What are Business Functions?

Business Functions are a set of rules, operation and process or operation that is performed routinely to carry out a part of the mission of an organization. It also defined as any set of activities performed by the department that is initiated by an event, transform information, materials or business commitments, and procedures an output.
Business functions

Important Business Functions

  1. Purchase Functions: In this function, the finance manager plays a key role in providing finance. In order to minimize cost and exercise maximum control, various material management techniques such as economic order quantity (EOQ), determination of stock level, perpetual inventory system, etc. are applied. The task of the finance manager is to arrange the availability of cash when the bills for purchase become due.
  2. Marketing Functions: The marketing function of a business concern with promoting goods and services and ensuring the availability of the customers for the business. Making the organization’s goods and services well-known in the target market as well as meeting the required standard of the target market is another role of the marketing function. Also, the marketing function has to come up with a strategy to increases the awareness of the organization’s product to the community such as promoting the products during community events, advertising the products using advertising media, printing
  3. Distribution Function: As goods produced are meant for sale, the distribution function is an important business activity. It is more important because it provides a continuous inflow of cash to meet the outflow thereof. So while choosing different distributing channels, media of advertisement, and sales promotion devices, the cost-benefit criterion should be the guiding factor. If cost reduction in distribution function is effected without compromising efficiency, it will lead to an increased benefit to the enterprise in the form of higher profit and the consumers in the form of lower cost.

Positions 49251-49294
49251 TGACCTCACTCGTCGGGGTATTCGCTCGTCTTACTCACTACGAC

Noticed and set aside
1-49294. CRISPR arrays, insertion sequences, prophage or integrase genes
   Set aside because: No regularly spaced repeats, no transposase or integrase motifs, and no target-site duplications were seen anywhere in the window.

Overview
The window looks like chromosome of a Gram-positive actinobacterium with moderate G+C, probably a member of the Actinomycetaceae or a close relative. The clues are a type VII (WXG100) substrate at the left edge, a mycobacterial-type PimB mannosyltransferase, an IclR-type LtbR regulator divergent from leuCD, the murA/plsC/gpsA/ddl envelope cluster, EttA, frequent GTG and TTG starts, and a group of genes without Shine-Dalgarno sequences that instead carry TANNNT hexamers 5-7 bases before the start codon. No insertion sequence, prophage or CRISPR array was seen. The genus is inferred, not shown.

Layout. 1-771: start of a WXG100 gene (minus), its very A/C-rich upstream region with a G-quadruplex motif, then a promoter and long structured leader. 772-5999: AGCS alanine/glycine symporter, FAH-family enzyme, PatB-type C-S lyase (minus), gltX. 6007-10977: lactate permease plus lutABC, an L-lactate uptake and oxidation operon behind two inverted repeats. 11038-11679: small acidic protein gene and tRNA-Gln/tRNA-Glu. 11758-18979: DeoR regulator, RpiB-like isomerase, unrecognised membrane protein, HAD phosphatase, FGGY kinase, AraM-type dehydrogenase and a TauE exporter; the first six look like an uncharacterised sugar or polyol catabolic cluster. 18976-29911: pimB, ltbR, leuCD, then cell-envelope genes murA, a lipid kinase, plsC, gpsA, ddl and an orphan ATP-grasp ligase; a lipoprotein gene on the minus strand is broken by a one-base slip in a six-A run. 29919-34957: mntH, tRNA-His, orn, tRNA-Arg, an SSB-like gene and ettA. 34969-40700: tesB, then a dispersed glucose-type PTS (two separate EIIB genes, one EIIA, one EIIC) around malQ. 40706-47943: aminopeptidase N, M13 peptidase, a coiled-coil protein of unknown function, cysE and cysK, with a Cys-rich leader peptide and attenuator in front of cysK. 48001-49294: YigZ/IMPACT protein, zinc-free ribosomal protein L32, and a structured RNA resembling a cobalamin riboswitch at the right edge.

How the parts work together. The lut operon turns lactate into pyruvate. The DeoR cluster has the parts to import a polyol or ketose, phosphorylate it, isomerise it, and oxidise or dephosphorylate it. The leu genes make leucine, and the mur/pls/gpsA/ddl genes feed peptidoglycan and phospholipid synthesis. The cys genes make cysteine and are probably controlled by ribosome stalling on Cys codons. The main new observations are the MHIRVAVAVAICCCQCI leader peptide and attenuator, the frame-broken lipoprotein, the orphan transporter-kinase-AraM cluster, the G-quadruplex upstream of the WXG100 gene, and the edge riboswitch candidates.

4. Accounting Function: All the accounting tools and control devices, necessary for the appraisal of fiscal policy can be correctly formulated if the accounting data are properly recorded. For example, the cost of raising funds, expected returns on the investment of such funds, liquidity position, forecasting of sales, etc. can be effectively carried out if the financial data so recorded are reliable. Hence, the relationship between accounting and finance is intimate and the finance manager has to depend heavily on the accuracy of the accounting data.
  5. Personnel Function: A sound personnel policy includes proper wage structure, incentives schemes, promotional opportunities, human resource development, and other fringe benefits provided to the employees. All these matters affect finance. But the finance manager should know that organization can afford to pay only what it can bear. It means that expenditure incurred on personnel management and the expected return on such investment through labor productivity should be considered in framing a sound personnel policy. Therefore, the relation between the finance and personnel department should be intimate.
  6. Financial Management and Economics: Financial management draws heavily on Economics for its theoretical concepts. The development of the theory of finance began as an offshoot of the study of economics. A finance manager has to be familiar with the two areas of economics, i.e. microeconomics and macroeconomics. It deals with the economic decisions of individuals and firms, whereas macroeconomics looks at the economy as a whole in which a particular business unit is operating.

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